chain link fence query

We have approx 4 acres fenced with light 4' high chain link fencing at our church. Sections of the fence have been damaged or destroyed by big trees falling across it.
We're trying to figure out if repair of damaged portions is a "do it yourself" project or not for a couple of old geezers. Some answers to the below questions will certainly help us get an answer to this query:
a. Do steel line posts have to be cemented in?
b. Are there couplings and fittings which will enable us to splice top bar tubing (horizontal) pieces so that we can just walk up to a damaged section and fix it without having to tear out more fenceline?
c. As to putting replacement chain link material in place, it appears it might be as simple as vertically cutting off just prior to bent/damaged areas, and then splicing onto that and carrying the run all the way to the next good section.
d. Do we need to fasten the top edge of the chain link fence material to the horizontal tubing?
It may be that the make or break factor will be if we have to re-dig a bunch of post holes where posts have been knocked down. If we can do that with power augers, maybe OK. If not, we won't be able to handle hand digging of post holes.
If we have to cement the posts in that's going to be a real problem, too, as some of the areas are very inaccessible. Getting fresh mix concrete to them would require wheeling in a barrow quite a ways, one way, for each.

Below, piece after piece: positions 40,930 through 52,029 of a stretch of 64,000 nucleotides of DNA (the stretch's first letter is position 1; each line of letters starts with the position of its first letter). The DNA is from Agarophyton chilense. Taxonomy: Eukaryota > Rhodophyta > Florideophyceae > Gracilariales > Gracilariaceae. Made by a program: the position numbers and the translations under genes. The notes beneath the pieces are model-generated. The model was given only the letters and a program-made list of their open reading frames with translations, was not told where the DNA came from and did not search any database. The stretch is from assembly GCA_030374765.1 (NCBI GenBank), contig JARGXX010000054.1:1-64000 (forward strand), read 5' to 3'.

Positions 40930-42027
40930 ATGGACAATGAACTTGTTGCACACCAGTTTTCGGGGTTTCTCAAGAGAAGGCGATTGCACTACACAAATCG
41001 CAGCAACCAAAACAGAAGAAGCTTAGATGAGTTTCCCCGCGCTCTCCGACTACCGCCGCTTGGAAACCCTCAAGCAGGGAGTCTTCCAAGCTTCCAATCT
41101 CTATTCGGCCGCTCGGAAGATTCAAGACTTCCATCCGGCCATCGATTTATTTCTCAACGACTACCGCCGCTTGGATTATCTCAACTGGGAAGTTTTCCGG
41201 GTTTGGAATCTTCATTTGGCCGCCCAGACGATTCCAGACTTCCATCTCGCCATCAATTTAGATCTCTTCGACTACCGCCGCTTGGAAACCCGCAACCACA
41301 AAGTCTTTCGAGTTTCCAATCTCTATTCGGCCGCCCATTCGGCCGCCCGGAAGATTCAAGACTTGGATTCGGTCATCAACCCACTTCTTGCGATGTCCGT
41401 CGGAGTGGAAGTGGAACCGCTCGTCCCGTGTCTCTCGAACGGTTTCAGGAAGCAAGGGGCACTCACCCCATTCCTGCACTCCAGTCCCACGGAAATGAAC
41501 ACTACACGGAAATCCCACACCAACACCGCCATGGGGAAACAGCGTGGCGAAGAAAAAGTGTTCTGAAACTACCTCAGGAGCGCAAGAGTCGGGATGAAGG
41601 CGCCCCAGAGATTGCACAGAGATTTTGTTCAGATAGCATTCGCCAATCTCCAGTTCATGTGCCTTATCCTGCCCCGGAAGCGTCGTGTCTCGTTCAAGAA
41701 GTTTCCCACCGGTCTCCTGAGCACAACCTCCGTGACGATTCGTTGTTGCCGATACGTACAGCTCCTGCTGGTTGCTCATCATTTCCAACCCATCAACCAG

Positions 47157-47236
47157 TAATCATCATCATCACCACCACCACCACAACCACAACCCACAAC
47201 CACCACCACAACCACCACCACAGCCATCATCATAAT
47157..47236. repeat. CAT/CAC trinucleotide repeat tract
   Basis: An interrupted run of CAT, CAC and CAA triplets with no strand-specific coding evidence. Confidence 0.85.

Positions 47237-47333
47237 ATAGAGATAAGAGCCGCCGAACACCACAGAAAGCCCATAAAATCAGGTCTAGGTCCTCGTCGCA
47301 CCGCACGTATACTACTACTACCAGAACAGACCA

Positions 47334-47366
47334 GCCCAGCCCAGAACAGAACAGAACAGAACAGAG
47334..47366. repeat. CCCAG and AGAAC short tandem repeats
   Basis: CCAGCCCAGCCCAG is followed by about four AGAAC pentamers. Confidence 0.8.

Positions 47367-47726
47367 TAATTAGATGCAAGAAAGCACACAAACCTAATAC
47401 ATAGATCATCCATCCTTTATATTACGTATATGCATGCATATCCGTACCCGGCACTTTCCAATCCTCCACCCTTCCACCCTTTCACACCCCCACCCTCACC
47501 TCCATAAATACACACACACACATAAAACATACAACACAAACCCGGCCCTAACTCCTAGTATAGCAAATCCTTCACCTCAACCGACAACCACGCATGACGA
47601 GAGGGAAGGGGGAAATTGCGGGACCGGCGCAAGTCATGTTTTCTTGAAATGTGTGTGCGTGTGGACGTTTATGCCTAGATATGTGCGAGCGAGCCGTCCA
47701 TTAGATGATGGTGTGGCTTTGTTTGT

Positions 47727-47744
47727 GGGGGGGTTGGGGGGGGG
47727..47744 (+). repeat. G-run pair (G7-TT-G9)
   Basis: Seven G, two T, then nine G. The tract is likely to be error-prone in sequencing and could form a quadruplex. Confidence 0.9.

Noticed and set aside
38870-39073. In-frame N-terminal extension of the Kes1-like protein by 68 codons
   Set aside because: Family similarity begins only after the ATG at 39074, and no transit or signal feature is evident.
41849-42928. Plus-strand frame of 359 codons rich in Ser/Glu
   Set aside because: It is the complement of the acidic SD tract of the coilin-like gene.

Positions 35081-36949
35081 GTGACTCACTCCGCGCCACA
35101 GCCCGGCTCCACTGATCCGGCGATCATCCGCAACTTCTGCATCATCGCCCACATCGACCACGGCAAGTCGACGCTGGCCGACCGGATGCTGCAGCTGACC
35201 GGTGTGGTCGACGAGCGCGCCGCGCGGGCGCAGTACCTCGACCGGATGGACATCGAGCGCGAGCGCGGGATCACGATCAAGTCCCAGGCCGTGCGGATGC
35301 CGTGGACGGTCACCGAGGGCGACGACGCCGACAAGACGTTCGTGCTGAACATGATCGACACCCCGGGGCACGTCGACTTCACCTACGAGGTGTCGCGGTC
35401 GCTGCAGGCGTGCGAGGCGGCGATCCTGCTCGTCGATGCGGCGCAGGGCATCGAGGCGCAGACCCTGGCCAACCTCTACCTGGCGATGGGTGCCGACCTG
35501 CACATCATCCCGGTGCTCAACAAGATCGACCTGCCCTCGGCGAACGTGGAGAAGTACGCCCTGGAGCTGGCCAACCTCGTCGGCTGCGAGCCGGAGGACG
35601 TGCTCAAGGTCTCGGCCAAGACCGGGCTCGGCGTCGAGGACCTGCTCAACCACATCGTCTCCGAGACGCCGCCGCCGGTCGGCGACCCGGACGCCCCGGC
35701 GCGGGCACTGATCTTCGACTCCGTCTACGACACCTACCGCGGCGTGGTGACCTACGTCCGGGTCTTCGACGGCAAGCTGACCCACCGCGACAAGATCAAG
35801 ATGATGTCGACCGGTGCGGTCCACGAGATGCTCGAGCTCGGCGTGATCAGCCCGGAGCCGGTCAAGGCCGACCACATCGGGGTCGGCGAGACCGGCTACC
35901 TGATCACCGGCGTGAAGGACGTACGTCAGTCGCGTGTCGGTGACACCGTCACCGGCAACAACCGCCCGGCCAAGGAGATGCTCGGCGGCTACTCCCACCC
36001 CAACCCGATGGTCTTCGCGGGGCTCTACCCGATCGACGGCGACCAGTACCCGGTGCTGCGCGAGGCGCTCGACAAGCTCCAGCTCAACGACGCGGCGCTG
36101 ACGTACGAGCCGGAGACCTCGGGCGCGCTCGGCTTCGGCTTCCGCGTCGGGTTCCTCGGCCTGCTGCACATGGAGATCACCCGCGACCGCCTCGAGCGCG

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think.
Chain link isn't supposed to be slack.

You can get precut small soft wire to just twist around it - not a big deal.

time and dig them by hand. They don't have to be that big or deep (only a foot if you use cement.

always an old wheelbarrow around. Mix it right on the spot in the wheelbarrow. You're only talking about a few shovel fulls of cement for each post.
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You can also simply pour the dry redi-mix into the hole and let nature take its course. The cement will absorb moisture or you can hose it a bit and it will set up just fine. May require additional bracing.
If you can get a power auger in there you can get a power wheelbarrow in there too. Ask the rental yard for a Dingo.
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Buy bags of ready mix concrete, haul them out to the site of the work. Then mix each bag (or two together if they are small bags) into the barrow tub, and slowly add water from a five-gallon bucket and mix well with a mason's hoe (has two holes in the blade). It means you don't have to haul the mix all around your yard.
RB wrote:

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